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Ring rusty Irish are left with a mountain to climb

By Jonathan Bradley

So much for the favourites tag then.

Ireland arrived in Australia amidst a genuine feeling that anything less than a series win against the rebuilding Wallabies was to be a disappointment and, while that may still be the case, head coach Joe Schmidt will be well aware that to do so now will be a monumental achievement.

Out in South Africa two years ago they found out to their cost how the momentum of such series can swing, but it'll be Australia who head to Melbourne with confidence after they produced a eye-catching physical display, one where the returning David Pocock, in tandem with Michael Hooper, was a constant thorn in the side while Israel Folau ruled the skies.

It was a case of green and gold up against green and rust as, despite a week and a half of prep, Ireland showed signs of having not been together for some three months since clinching the Grand Slam and with some having not played much rugby of late.

And while Schmidt did give some of his large front-line Leinster contingent a delayed start to the series - and you can't help but feel they'll be a different side with Johnny Sexton, Tadhg Furlong and Dan Leavy restored - those from the other provinces had played at best once in the past six weeks. Throw in a few new combinations and it was little wonder the side were not the ruthlessly efficient beast that saw off all-comers in the northern hemisphere in early 2018.

Lock Iain Henderson was one who no doubt was getting used to be out there again. The Ulsterman hadn't hit a ruck in anger since limping out of the his province's loss to Munster in Thomond back at the end of April.

Indeed he had to work hard just to prove his fitness to make the trip at all but put in a good shift in Ireland's engine room.

While his second-row partner James Ryan grabbed more of the attention with a number of stand-out moments, the 26-year-old had an industrious shift.

With Australia having been so good at the breakdown, there was plenty for him to do at the contact area, especially missing the effective clear-outs of Dan Leavy behind him in the back-row. There was still the some of his more prominent work too, a turnover forced out of Will Genia a particular highlight

Henderson has always been a player who performs better the more rugby he has under his belt so his showing bodes well for the remainder of the tour.

Throughout the Six Nations the sight of Jacob Stockdale scoring in a green jersey became so commonplace that it now almost feels like a surprise when he doesn't cross the whitewash.

Indeed this was just the third such instance in what is now a 10-cap career but he still had one moment that will make the highlights reel.

With 19 minutes on the clock a missed tackle in midfield had Ireland exposed out wide with the excellent Kurtley Beale seeming sure to score in the right corner.

Coming off his left wing berth and streaking across on the cover though was Stockdale who, for those watching on TV, came from nowhere to thump the former Wasps man into touch just before he started his dive for the line.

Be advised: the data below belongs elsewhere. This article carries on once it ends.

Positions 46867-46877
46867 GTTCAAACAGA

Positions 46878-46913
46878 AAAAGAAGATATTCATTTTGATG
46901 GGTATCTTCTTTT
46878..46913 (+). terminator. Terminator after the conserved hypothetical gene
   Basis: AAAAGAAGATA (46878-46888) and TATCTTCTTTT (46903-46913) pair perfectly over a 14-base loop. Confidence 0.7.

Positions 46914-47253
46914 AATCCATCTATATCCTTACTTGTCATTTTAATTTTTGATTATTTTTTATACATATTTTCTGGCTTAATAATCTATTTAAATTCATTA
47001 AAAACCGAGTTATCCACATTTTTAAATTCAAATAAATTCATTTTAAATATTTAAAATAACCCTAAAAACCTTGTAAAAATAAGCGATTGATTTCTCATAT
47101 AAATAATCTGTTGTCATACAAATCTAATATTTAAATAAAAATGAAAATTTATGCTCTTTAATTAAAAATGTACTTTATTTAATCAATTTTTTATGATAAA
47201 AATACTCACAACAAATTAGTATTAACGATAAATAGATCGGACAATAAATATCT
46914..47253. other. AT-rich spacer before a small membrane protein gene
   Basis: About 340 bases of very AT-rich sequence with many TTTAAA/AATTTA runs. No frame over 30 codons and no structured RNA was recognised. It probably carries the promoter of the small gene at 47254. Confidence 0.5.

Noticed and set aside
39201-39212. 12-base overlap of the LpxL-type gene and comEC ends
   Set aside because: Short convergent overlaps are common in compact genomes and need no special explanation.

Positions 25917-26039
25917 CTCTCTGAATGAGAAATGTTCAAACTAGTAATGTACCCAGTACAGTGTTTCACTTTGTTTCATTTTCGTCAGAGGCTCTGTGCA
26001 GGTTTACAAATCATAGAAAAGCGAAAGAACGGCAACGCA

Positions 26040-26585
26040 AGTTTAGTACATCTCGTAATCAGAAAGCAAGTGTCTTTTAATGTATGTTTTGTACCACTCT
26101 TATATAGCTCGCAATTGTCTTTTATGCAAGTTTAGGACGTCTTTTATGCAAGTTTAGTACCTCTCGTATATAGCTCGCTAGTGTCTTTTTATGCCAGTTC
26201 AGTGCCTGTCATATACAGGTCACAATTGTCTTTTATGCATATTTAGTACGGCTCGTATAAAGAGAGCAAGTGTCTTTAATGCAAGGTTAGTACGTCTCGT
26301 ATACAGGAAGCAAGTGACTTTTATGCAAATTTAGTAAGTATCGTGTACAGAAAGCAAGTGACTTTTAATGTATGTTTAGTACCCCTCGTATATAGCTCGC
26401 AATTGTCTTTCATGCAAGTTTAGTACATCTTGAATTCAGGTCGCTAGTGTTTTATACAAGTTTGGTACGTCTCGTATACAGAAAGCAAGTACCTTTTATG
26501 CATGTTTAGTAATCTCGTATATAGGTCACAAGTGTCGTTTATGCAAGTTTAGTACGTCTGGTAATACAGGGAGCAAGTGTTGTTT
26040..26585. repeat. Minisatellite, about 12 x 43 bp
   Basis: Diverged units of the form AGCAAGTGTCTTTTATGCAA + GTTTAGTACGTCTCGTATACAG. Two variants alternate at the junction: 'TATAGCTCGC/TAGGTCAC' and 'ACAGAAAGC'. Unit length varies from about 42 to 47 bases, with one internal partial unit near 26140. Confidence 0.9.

He was, however, beaten in the air by Folau and, while he was hardly alone in that boat, that it launched a key Australia attack made the sight of Australia's controversial yet majestic full-back rising high above the Ulsterman's head stick in the mind all the more.

It was, however, the least heralded of the Ulster contingent that proved to be the most eye-catching performer on the day. Hooker Rob Herring has come in from the international wilderness this season, his only cap prior to this year having come as a substitute flanker out in Argentina four years ago.

He was impressive against both Fiji and South Africa in November though, even if his continued good form for Ulster didn't see him any matchday squads during the Six Nations.

But in the absence of Rory Best through a hamstring injury, the native South African was given the starting spot for Saturday. And while it was not a performance that will steal any headlines, it was a test that the 28-year-old rose to well.

Accurate in the line-out, prominent around the park and popping up with a few carries, he's earned more time on tour.

In the rare absence of Best, it would be understandable if Schmidt wanted to get a long look at each of the three hookers he has brought on tour but if Herring doesn't hold on to the number two jersey for Melbourne it will have little to do with how he performed on Saturday.

The fourth Ulsterman on tour, John Cooney, is another who will anxiously await Thursday's team announcement. The scrum-half swept the board when it came to Ulster accolades last season.

And while his place on the tour was seen as just reward for a string of commanding performances, he will be loathe to endure a repeat of last summer when he travelled to USA and Japan but appeared only in the final moments of the concluding game.

Backing up Conor Murray in a green jersey can seem one of Test rugby's most thankless tasks - Kieran Marmion must have one of the lowest minutes to caps ratios and again got only a handful at the death on Saturday - but Cooney will be hoping for a chance off the replacements bench for the second Test.

Now just 15 months out from the World Cup, it could be a big opportunity for both him and Ireland.

Belfast Telegraph

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